finding holiness where we least expect it too. It is about each of us and the lives we live underneath those we display to the world. Most of all, it is about the astounding, illimitable, and certain mercy of God. This book confounds our understanding of what God and goodness are all about. Clearly, Rumer Godden knew both theology and humanity well. She exposes the whole gamut of life to us in her sixty books, which include many novels and books for children. In this novel, to show us the nature of God, she wraps human nature up in a habit and systematically unmasks it for all to see. By the end, we don’t know what shocks us more: Godden’s insight into the nature of sin or Godden’s awareness of the mercy of God. Five for Sorrow, Ten for Joy is set in postwar France. An innocent young woman, Elizabeth Fanshawe—known as Lise in the book—gets caught up in the delirious debauchery that marked the liberation of Paris. Moral boundaries weaken as the sense of freedom sweeps through an exhausted but exhilarated France. When the revelry ends, however, Lise is anything but free. She finds herself in a prison of sexual excess, dominated by the charming man who saved her from the loneliness of a strange city. She works in his brothel. Eventually she runs


Introduction

ix

it. Ironically, she grows in the position to become an effective administrator of a way of life that enslaves women in the name of freeing them. Beaten and betrayed—and no longer beguiled by the man, Patrice, whose sick harem she has come to oversee—she murders him in an attempt to liberate his newest, youngest victim from the very chains she herself has not been able to escape. And then the world of the book tips and shifts and shows us the other side of ourselves. Sent to prison for murdering Patrice, Lise meets the Sisters of Bethany—some of them former prisoners and prostitutes themselves who now dedicate their lives to the salvation of others. Then the real freedom begins. As the Portuguese say, “God writes straight with crooked lines.” This time, Lise chooses to follow Jesus. She chooses one set of rules—spiritual ones—over the rules of the brothel. She chooses one “house” over another—a monastery for a prison. She chooses one kind of captivity, one kind of love, one kind of freedom over another. Not everyone, Godden is clear, makes the same choices in life, even in the same situation. Lise tries hard to save one girl and fails; she rejects another and becomes, despite herself, the saving spiritual model of the girl’s life. Each of us is faced with choices: freedom or license, holiness or sinfulness, our own




Introduction

standards or the laws of God. This book makes us rethink all the ideas we’ve ever had about grace and God, forgiveness and repentance, freedom and captivity, sinners and saints. In the end, like the Sisters of Bethany, we find ourselves less sure about who among us is really the sinner, and who the saint. Even in ways Godden could not have dreamed of when she wrote Five for Sorrow, Ten for Joy, things are not what they seem. The model of Mary Magdalene as the repentant sinner, the scriptural metaphor of this work, has long ago been disproved. Mary Magdalene and the repentant sinner are not the same woman in Scripture at all, something the Eastern church has always preached and the Western church has for centuries ignored. Both women are in us all. None of us are free of our lesser selves or out of reach of our greater selves. Godden shows us that all we need to do at every moment of our lives is choose and choose and choose again. Joan Chittister, OSB, is a well-known author, columnist, retreat director, and lecturer. Her books include The Way We Were and Called to Question. She is a member of the Benedictine sisters of Erie.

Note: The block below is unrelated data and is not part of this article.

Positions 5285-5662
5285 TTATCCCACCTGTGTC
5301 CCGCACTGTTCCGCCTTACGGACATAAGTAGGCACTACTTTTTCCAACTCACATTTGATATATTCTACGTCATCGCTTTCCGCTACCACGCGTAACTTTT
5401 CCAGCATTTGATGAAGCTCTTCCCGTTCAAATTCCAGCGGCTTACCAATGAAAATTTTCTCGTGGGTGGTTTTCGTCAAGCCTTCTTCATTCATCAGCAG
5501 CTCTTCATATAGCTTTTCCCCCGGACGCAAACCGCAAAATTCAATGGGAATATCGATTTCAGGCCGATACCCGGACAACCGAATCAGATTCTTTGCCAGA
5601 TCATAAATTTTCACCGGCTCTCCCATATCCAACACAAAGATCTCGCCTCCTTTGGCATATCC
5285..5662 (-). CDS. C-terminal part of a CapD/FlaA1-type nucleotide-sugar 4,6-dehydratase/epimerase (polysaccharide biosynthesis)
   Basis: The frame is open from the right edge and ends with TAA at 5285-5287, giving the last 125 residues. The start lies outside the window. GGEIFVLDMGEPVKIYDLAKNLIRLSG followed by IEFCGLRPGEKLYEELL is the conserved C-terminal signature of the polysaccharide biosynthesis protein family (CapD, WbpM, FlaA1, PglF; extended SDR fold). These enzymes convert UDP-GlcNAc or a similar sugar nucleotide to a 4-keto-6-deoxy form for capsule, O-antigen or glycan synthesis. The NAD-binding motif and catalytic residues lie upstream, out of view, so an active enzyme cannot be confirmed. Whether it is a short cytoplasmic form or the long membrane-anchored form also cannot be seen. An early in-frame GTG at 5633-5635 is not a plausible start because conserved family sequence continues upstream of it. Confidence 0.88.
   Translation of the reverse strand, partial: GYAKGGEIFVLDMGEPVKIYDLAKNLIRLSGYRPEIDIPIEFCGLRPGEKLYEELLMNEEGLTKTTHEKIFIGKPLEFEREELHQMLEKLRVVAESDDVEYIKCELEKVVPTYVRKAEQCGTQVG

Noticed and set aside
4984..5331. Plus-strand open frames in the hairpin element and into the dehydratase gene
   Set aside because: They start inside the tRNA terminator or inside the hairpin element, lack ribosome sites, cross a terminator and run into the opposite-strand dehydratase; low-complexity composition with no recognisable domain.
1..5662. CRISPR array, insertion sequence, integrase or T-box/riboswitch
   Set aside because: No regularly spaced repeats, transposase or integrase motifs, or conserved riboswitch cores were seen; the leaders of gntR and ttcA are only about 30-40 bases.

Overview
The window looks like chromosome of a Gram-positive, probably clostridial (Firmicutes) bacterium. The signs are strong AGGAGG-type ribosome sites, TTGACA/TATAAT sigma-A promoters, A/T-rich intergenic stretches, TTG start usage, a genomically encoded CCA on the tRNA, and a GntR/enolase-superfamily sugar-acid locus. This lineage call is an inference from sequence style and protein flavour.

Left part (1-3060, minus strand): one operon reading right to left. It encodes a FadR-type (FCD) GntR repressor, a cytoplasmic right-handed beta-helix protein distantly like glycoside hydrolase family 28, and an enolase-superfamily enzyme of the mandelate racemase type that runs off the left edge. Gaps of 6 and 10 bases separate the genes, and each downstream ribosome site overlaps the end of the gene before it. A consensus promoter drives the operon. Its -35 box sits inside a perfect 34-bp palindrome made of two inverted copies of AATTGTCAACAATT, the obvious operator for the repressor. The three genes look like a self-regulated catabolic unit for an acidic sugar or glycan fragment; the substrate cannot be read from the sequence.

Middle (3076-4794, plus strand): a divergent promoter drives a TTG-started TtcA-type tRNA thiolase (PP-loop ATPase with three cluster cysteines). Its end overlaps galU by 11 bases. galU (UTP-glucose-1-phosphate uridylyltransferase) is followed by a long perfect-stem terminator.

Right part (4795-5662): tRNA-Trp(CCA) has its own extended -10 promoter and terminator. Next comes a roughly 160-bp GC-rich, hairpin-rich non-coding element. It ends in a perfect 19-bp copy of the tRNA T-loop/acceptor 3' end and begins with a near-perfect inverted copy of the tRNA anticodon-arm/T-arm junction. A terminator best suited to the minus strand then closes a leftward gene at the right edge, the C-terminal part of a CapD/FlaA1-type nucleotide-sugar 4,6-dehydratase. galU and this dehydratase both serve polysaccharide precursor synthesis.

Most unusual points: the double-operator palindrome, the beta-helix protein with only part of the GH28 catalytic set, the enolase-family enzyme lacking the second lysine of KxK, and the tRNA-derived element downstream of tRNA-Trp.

fiction

$13.95 u.s.

of the soul that transcends the license of the body. It is about finding sin where we least expect it.”

godden

“Five for Sorrow, Ten for Joy is about growth, choice, struggle, and the freedom

— Joan Chittister, from the introduction

loyola

Lise Fanshawe, a prostitute and brothel manager in postwar Paris who, while serving time in prison for killing a man, finds God. Lise is helped by an order of Catholic nuns that includes former prostitutes and prisoners like her. She joins the order and is swept up in an unexpected and fateful encounter with people from her past life. Rumer Godden, author of the masterwork In This House of Brede, tells an inspiring and entirely convincing conversion story that shows how the mercy of God extends to the darkest human places. Rumer Godden (1907–98) was born in England, began writing fiction as an adult living in India, and continued a successful writing career after moving back to England. She is the author of In This House of Brede (Loyola Press), Black Narcissus, The River, and other novels.

Five for Sorrow, Ten for Joy

This haunting tale of disgrace and redemption centers on

ISBN-13: 978-0-8294-2473-7 ISBN-10: 0-8294-2473-3

Connecting today’s readers to the timeless themes of Catholic fiction.

loyol a cl assics

classics

Five for Sorrow, Ten for Joy Introduction by Joan Chittister

rumer godden


Five for Sorrow, Ten for Joy (Loyola Classics)